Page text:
ridicule being directed against them, were, moreover, little comforted
by the reflection, that, bold in their disguise, the mummers who
whooped and capered around them, might, on slight provocation, turn
their jest into earnest, or at least proceed to those practical
pleasantries, which at all times arise so naturally out of the
frolicsome and mischievous disposition of the populace. They looked to
their Abbot amid the tumult, with such looks as landsmen cast upon the
pilot when the storm is at the highest--looks which express that they
are devoid of all hope arising from their own exertions, and not very
confident in any success likely to attend those of their Palinurus.

The Abbot himself seemed at a stand; he felt no fear, but he was
sensible of the danger of expressing his rising indignation, which he
was scarcely able to suppress. He made a gesture with his hand as if
commanding silence, which was at first only replied to by redoubled
shouts, and peals of wild laughter. When, however, the same motion,
and as nearly in the same manner, had been made by Howleglas, it was
immediately obeyed by his riotous companions, who expected fresh food
for mirth in the conversation betwixt the real and mock Abbot, having
no small confidence in the vulgar wit and impudence of their leader.
Accordingly, they began to shout, "To it, fathers--to it I"--"Fight
monk, fight madcap--Abbot against Abbot is fair play, and so is reason
against unreason, and malice against monkery!"

"Silence, my mates!" said Howleglas; "cannot two learned Fathers of
the Church hold communion together, but you must come here with your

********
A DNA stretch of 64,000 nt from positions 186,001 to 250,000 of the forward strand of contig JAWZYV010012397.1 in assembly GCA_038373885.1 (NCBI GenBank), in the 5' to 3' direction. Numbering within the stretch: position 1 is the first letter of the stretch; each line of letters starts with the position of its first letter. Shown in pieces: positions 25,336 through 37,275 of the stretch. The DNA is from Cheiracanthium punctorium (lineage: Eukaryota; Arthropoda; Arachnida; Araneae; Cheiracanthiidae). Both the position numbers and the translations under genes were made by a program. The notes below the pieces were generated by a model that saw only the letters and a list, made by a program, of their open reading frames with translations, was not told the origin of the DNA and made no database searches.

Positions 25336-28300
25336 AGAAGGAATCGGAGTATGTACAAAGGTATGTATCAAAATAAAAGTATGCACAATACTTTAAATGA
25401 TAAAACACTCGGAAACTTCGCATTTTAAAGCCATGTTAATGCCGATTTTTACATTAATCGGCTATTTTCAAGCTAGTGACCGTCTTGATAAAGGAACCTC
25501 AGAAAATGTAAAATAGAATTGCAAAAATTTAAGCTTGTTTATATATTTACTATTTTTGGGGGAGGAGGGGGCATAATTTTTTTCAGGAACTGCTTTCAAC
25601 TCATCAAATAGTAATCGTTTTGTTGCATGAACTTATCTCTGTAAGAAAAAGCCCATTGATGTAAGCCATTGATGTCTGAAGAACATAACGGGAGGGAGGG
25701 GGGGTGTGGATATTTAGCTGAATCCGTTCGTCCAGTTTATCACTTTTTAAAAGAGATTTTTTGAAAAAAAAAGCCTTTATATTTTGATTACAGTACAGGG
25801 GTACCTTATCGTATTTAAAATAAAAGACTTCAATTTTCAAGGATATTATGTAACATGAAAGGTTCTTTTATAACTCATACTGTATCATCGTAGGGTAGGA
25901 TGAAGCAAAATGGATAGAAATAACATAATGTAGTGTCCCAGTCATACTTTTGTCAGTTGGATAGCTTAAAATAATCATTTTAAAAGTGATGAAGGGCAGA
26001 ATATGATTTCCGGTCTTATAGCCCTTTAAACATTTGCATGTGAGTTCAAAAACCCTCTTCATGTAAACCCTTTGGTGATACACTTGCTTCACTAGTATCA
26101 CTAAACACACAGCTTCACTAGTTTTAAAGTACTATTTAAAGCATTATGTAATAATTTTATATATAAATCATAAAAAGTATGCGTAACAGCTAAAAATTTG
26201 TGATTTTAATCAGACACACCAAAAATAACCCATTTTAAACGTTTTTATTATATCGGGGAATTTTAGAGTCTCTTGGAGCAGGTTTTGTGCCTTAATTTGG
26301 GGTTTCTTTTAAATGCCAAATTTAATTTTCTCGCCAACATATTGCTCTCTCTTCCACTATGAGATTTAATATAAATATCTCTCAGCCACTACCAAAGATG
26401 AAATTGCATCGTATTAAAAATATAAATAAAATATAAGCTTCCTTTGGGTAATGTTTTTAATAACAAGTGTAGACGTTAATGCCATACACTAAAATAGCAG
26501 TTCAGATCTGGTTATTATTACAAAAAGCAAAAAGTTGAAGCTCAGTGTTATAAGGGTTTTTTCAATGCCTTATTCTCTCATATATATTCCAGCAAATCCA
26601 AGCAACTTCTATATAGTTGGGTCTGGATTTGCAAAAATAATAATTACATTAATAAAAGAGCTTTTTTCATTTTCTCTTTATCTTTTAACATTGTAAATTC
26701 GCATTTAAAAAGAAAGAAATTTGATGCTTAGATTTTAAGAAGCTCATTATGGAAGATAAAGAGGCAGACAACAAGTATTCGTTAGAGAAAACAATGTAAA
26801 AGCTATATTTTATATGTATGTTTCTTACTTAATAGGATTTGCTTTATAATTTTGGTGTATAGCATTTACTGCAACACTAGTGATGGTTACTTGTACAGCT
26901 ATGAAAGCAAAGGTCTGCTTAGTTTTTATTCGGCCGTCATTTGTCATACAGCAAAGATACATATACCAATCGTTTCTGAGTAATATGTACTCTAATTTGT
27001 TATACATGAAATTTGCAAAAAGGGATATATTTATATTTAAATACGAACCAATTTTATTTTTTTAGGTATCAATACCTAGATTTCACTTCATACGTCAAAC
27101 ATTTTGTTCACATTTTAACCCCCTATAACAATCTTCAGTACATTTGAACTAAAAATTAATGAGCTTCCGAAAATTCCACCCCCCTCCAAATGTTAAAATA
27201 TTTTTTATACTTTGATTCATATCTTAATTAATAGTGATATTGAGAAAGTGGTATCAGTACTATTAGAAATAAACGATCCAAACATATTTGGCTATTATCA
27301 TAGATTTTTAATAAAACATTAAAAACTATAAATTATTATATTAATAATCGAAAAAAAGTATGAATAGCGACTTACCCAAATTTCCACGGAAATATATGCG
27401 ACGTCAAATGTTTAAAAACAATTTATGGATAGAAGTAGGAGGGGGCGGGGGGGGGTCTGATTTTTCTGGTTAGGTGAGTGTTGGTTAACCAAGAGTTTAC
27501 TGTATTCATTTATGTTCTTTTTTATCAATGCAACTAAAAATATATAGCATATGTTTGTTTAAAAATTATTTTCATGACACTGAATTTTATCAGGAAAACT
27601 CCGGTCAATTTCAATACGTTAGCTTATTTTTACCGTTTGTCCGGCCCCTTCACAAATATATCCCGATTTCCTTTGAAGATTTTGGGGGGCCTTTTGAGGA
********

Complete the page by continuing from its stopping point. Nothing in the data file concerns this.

bear-garden whoop and hollo, as if you were hounding forth a mastiff
upon a mad bull? I say silence! and let this learned Father and me
confer, touching matters affecting our mutual state and authority."

"My children"-said Father Ambrose.

"_My_ children too,--and happy children they are!" said his
burlesque counterpart; "many a wise child knows not its own father,
and it is well they have two to choose betwixt."

"If thou hast aught in thee, save scoffing and ribaldry," said the
real Abbot, "permit me, for thine own soul's sake, to speak a few
words to these misguided men."

"Aught in me but scoffing, sayest thou?" retorted the Abbot of
Unreason; "why, reverend brother, I have all that becomes mine office
at this time a-day--I have beef, ale, and brandy-wine, with other
condiments not worth mentioning; and for speaking, man--why, speak
away, and we will have turn about, like honest fellows."

During this discussion the wrath of Magdalen Graeme had risen to the
uttermost; she approached the Abbot, and placing herself by his side,